ORLANDO – It’s no secret that technology has drastically changed the way humans make decisions and solve problems. As Canadian journalist and author Malcolm Gladwell tells the crowd at Citrix Systems, Inc.’s 2017 Synergy conference in Orlando, before the advent of big data and analytics, automation, and connected devices, problems were like puzzles: information had to be gathered and put together before a decision could be made. But in our new digital age, problems have evolved into mysteries – there is often too much information available, and it all needs to be sorted through and understood before a conclusion can be drawn.

“We’ve set ourselves up to think of every problem in the world as a puzzle, which is how it used to be, but we’re not a puzzle world anymore; we’re living in a mystery world with an overload of information,” Gladwell tells the Synergy audience. “Problems are fundamentally different now and we need to be mystery solvers in this new digital world that we live in.”

But what does this mean for the future of work? He explains that many professions have had a difficult time understanding the transition happening in the workplace and adapting to the changes. As computers and machines are increasingly taking over many traditional jobs, people need to reevaluate their roles and reposition themselves to fill the voids left by technology.

“With automation taking over many menial, everyday tasks, people now need to move their focus to occupying the holes in the decision making process that technology can’t replace. It’s easier said than done, however,” he adds, saying that society and workplaces still need to better understand exactly what and where those holes are.

He uses sports, and in particular basketball, as an example. Calculating win shares, which is a metric used to estimate the number of wins a player produces for his team based on their yearly statistics, using a computer algorithm seems like a great way to judge a player’s impact on the surface, but after comparing the numbers of four current players, Gladwell says its not that simple.

While it’s difficult to see the exact numbers in the below picture from Gladwell’s keynote presentation, its clear that three of the four players saw their highest win share numbers in their fourth year playing in the league, and declined from there. This can be attributed to a number of different reasons, Gladwell points out, such as physical prowess generally peaking at the age of 24 (the age all these players were in their fourth seasons), and signing new (very large) contracts, which can often make a player complacent.

Gladwell explaining win shares in the NBA and comparing the scores of four players.

But the last player, Gordon Hayward, saw his win shares steadily (albeit inconsistently) climb and peaked in his most recent 2016-2017 season.

“Hayward beat the system – he didn’t decline in his fourth season like the other players on that list, and frankly, like many other players in the NBA. Instead, he continued to improve his abilities through hard work and practice and got better over time,” Gladwell says. “Any coach and general manager wants a highly motivated guy like that on their team, but how do you find such players? Statistics won’t show you what kind of person someone is or what their work ethic is like, and that’s where human judgment comes in to fill the holes that computer algorithms leave.”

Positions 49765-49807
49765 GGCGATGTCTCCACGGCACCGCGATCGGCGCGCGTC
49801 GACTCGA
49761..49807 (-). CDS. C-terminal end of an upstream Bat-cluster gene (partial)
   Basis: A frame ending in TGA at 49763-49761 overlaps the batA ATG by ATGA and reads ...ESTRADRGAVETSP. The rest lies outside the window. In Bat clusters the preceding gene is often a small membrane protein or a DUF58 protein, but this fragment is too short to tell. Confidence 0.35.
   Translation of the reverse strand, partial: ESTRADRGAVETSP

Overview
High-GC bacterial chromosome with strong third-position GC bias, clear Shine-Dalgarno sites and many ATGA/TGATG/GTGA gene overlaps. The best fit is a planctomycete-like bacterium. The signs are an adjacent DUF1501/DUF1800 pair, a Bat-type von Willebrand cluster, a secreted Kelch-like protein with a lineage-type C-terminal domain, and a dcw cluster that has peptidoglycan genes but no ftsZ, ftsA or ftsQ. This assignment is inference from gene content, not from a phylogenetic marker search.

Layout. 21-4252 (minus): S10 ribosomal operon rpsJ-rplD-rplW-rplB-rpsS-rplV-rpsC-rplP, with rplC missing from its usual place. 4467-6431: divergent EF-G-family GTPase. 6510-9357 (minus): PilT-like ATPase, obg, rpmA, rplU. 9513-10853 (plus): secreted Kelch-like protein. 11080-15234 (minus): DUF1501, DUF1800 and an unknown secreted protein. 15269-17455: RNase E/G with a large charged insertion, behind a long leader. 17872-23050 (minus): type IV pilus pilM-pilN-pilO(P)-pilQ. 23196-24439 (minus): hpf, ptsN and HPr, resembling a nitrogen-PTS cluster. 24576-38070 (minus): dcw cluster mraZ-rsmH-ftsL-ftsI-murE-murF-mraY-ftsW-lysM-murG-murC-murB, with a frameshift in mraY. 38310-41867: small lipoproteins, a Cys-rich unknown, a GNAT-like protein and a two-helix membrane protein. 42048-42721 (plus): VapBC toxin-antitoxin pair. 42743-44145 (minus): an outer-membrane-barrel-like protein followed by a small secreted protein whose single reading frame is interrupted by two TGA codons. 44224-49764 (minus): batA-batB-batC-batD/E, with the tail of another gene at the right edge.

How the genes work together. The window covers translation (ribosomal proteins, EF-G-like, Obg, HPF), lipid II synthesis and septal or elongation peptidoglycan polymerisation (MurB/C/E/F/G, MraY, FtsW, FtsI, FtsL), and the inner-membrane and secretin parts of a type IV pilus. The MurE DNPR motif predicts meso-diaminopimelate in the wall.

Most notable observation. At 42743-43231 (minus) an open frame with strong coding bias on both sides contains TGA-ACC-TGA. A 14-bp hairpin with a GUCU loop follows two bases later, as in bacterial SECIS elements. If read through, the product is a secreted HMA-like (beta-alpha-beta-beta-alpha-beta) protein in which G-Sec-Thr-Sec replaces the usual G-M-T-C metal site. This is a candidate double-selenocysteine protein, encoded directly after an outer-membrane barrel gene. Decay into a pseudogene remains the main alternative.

Gladwell also brings up another example of a transforming profession: the role of a teacher in the education system. One of the most common ways to evaluate teachers is with the value-added model (VAM) system, which uses statistical data to measure the value that a teacher brings to their classroom based on the performance of their students. The kids write two tests, one in the beginning of the year and one at the end, and if the classroom average goes up, the teacher gets a high VAM score, but if the average goes down, a teachers’ VAM scores will drop.

However, as Gladwell highlights, a teacher’s VAM score is incredibly volatile and changes drastically across other measurement systems, courses, and years.

“This system is used to measure and hire teachers, but it’s assuming that being a good teacher is inherent in the individual, and that’s wrong,” he explains. “Being a good teacher is a matter of fit in the classroom, how well they know a particular topic, and the interactions between them and a child.”

He asks the crowd to imagine a teacher who has a really low VAM score after teaching a predominantly low income English-as-a-second-language class one year, but then witnesses their VAM score triple the next when they teach more middle-class and largely white students.

“The measurement system may be a good base, but it can’t be the only method of hiring teachers – you need the opinions of principals and other teachers who get to know their peers on a personal level. A teacher’s ability to form bonds with their children is subjective and can’t be predicted by computer algorithm scores,” Gladwell stresses.

He goes on to add that as a result, new technology will not replace humans; it will clarify what the role of humans ought to be moving forward. People have social abilities and will need to evolve into a more analytical, contextual position while tech does the work of collecting data, according to Gladwell.

“There’s both good news and bad news when it comes to this digital transformation: the bad news is that it will be very difficult for some, like a basketball coach needing to become a psychologist to truly understand his players or a principal that can rearrange classes months after school starts based on where a teacher really fits in. But the good news is that humans and human judgment is not going away – we need it more than ever,” he concludes.



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